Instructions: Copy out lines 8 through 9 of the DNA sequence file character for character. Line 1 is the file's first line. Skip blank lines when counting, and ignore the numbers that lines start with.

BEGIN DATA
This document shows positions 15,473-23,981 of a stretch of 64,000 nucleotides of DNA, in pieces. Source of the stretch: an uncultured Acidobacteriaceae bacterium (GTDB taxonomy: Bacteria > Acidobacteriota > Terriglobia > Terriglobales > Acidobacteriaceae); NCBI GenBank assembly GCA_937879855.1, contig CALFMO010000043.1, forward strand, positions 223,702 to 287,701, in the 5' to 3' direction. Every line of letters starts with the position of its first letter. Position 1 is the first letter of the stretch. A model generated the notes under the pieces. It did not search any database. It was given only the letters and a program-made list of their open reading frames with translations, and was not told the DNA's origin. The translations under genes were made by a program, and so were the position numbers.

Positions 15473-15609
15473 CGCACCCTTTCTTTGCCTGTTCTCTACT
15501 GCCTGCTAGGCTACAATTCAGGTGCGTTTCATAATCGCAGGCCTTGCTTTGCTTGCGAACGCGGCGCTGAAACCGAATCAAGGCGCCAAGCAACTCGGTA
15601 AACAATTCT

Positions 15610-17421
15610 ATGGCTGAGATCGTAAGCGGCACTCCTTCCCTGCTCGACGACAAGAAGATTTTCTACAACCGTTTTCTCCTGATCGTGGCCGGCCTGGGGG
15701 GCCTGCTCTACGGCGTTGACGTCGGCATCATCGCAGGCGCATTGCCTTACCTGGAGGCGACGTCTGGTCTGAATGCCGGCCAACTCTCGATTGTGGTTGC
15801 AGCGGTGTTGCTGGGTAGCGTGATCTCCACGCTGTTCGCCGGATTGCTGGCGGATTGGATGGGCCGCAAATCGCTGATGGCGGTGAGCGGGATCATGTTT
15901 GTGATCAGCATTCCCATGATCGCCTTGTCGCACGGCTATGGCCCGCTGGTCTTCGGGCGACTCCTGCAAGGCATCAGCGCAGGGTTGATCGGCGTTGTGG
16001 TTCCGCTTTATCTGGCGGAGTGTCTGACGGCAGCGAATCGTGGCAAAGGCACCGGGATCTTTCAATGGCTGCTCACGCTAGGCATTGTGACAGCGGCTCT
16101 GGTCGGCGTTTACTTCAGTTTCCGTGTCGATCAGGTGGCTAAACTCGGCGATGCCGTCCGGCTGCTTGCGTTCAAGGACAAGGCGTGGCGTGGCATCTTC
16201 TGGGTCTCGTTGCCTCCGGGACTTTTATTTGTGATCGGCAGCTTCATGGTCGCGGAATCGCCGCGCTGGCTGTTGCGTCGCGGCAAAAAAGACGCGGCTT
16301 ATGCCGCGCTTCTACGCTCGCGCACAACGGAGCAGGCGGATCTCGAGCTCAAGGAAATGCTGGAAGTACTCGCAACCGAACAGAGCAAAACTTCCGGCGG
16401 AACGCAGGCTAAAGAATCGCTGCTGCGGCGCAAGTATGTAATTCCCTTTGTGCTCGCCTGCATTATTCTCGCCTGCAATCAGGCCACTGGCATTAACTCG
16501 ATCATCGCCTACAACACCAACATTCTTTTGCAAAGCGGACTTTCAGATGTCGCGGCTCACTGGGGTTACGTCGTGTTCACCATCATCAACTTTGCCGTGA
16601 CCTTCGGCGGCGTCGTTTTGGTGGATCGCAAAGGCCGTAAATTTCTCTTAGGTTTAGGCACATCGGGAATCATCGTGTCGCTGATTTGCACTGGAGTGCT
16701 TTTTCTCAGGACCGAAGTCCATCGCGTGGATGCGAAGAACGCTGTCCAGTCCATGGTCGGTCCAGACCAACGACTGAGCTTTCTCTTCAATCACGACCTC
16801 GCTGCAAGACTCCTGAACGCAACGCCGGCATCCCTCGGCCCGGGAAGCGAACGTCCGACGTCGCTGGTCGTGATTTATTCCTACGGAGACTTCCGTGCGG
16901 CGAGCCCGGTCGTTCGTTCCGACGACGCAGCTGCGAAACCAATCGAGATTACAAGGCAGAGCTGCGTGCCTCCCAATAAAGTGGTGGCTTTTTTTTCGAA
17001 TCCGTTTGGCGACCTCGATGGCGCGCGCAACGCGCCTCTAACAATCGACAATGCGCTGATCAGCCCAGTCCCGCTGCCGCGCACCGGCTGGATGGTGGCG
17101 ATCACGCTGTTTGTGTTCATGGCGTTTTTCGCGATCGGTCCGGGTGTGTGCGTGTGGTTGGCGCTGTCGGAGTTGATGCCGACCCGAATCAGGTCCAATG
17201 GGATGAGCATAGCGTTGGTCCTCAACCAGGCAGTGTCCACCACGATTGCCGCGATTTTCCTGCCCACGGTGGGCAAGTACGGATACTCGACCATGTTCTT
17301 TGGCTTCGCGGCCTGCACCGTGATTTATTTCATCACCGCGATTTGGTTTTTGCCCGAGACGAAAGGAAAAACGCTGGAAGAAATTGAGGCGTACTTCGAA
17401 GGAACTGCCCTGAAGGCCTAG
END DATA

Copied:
15701 GCCTGCTCTACGGCGTTGACGTCGGCATCATCGCAGGCGCATTGCCTTACCTGGAGGCGACGTCTGGTCTGAATGCCGGCCAACTCTCGATTGTGGTTGC
15801 AGCGGTGTTGCTGGGTAGCGTGATCTCCACGCTGTTCGCCGGATTGCTGGCGGATTGGATGGGCCGCAAATCGCTGATGGCGGTGAGCGGGATCATGTTT